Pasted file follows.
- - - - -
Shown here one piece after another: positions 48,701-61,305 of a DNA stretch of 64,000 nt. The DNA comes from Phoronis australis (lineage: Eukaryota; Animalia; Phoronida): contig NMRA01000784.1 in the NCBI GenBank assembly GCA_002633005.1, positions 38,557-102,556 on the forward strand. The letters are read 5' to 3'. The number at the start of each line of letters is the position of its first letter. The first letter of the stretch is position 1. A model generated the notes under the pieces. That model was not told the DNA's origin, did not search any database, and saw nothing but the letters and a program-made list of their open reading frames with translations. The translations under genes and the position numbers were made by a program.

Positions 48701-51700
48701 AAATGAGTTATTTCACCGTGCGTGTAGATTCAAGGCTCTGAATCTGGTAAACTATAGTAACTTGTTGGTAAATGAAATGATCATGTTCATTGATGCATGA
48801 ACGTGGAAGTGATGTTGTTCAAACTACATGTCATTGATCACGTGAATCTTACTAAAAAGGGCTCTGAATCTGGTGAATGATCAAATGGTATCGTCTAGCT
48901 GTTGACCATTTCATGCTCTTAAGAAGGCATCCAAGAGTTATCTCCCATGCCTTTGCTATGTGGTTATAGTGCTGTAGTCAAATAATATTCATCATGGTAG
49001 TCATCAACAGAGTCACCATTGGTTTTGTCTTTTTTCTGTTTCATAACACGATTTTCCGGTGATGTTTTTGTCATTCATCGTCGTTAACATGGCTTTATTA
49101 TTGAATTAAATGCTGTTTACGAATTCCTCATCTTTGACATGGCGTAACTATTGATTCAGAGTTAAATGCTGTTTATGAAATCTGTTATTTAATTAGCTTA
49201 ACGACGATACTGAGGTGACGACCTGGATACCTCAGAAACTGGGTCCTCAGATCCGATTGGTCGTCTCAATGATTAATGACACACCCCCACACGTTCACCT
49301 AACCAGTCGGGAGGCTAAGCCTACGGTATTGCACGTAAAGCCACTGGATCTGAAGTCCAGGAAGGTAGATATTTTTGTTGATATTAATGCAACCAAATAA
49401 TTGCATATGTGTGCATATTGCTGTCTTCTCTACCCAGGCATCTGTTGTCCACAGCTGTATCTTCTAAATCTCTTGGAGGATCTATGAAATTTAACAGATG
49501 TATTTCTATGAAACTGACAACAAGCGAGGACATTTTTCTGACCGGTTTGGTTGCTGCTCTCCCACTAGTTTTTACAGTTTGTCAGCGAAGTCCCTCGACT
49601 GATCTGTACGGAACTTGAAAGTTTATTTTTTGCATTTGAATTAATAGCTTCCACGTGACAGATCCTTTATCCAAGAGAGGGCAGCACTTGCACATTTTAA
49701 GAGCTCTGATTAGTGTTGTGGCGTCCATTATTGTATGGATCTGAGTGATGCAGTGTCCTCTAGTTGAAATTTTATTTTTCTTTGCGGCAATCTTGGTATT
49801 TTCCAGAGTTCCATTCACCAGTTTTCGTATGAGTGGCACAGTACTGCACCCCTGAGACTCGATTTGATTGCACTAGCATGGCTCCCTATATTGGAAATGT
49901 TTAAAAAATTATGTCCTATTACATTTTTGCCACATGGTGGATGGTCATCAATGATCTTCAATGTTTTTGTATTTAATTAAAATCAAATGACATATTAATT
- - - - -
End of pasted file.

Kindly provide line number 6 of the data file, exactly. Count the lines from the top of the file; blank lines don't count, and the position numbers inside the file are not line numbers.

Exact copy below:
49001 TCATCAACAGAGTCACCATTGGTTTTGTCTTTTTTCTGTTTCATAACACGATTTTCCGGTGATGTTTTTGTCATTCATCGTCGTTAACATGGCTTTATTA